Use your entry to help with your school work
The specific syllabus you are following will depend upon what level you are at and which exam board your school or college chooses, but here are some tips that will be useful in all cases:
Vocabulary: Think about the vocabulary you use; have you chosen the best and most appropriate words in your descriptions and in your dialogue? For examples, check out Top Tips 5 & 7.
Spelling: Take extra care with spelling; don’t just rely on a spell-checker. Spell-checkers are useful but they don’t always get it right.
Punctuation: Go through your work carefully and make sure that it is punctuated properly.
Grammar: In course and exam work you risk losing marks for incorrect grammar so be sure to check your work thoroughly.
Two useful tips:
- Try reading your work aloud. You will often be surprised at the mistakes you have failed to notice.
- Get a work buddy and read each other’s work. It can be hard to spot ambiguities in your own work because you know what you meant to say. Someone else will spot these things more easily.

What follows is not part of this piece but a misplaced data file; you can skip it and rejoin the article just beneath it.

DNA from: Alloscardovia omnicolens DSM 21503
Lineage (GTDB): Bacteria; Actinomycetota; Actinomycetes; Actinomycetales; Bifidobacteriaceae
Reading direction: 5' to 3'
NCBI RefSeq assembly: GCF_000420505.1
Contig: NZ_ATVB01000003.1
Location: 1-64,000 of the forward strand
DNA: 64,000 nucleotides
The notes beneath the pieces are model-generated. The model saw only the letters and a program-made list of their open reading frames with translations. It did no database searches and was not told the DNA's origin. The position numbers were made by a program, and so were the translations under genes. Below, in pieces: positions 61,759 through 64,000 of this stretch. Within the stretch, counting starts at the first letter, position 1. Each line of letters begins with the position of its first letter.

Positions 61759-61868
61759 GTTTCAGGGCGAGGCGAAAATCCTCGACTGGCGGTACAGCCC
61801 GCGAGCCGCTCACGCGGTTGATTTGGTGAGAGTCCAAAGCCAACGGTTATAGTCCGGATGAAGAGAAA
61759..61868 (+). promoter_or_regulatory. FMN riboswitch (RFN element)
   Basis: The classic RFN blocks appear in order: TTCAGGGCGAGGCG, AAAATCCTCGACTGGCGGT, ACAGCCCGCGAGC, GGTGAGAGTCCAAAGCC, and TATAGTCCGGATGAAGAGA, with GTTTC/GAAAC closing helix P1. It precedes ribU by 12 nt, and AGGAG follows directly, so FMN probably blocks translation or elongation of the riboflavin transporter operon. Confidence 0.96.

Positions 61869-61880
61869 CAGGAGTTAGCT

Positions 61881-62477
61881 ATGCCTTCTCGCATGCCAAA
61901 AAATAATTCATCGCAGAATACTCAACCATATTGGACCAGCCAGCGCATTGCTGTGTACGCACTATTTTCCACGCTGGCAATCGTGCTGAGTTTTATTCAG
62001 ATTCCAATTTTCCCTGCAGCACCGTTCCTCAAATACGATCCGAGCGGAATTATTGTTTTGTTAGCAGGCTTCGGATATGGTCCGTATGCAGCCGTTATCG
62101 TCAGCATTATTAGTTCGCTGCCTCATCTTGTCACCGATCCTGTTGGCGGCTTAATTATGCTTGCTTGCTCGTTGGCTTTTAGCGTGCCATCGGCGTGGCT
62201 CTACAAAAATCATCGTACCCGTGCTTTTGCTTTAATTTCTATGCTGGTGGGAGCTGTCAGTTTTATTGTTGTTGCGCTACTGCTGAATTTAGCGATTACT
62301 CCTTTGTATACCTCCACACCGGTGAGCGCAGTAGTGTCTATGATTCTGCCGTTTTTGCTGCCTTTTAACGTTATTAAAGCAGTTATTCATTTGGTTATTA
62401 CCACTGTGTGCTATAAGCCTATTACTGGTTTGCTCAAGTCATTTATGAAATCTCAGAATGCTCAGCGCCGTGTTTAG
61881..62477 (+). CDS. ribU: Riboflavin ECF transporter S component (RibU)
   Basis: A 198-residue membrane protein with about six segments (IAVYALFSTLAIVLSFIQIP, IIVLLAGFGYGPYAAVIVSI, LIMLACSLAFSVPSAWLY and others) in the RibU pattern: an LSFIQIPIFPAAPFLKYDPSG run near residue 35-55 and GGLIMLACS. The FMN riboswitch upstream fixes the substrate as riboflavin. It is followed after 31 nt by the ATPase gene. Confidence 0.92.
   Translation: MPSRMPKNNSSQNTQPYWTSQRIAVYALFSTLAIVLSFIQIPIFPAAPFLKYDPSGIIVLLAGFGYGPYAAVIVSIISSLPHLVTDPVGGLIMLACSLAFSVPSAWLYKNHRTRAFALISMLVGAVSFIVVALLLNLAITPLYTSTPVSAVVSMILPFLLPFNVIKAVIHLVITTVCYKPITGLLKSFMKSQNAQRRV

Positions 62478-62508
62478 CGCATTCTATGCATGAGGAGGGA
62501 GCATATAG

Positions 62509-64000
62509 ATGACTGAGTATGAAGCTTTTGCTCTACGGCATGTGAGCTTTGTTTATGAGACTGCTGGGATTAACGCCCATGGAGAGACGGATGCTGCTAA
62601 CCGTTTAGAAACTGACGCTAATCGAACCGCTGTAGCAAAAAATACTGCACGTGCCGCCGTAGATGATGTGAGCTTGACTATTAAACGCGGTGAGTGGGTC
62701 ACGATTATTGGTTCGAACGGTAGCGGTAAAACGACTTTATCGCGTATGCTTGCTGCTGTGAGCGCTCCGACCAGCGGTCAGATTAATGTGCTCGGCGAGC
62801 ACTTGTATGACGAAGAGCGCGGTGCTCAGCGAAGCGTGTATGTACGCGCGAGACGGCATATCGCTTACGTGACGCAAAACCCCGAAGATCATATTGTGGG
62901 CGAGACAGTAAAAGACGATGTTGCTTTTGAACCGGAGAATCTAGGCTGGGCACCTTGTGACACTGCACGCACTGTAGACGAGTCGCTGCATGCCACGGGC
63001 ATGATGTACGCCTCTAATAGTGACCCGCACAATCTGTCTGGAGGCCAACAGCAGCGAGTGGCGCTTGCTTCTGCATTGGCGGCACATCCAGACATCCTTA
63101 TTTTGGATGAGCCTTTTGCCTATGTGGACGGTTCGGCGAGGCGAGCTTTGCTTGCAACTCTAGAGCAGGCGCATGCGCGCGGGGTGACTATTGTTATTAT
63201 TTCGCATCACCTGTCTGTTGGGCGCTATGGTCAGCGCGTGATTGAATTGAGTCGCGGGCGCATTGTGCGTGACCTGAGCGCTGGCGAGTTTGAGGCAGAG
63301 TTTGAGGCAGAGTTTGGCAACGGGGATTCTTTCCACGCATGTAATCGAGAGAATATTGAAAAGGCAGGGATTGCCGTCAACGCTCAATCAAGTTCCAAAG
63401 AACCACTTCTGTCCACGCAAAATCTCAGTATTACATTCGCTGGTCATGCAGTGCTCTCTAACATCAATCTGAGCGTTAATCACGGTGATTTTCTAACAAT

Clearly you cannot do either of these things in an exam, but if you make a habit of checking your work thoroughly using these and other techniques, you will be better armed to spot your own mistakes when you are in an exam.
How to structure a story to practice GCSE level techniques
For some specific practice at some of the things you might be asked to do at GCSE level, you could pick a scenario for your story where someone you know does something that they should not have done. In addition, take special care with the opening, the ending and the point of view.
Top tip 1: How to decide what to write about
Top tip 2: How to get started
Top tip 3: Be your own critic
Top tip 5: How to write convincing dialogue
Top tip 6: Making your story a good read
Top tip 7: Worked examples showing techniques in action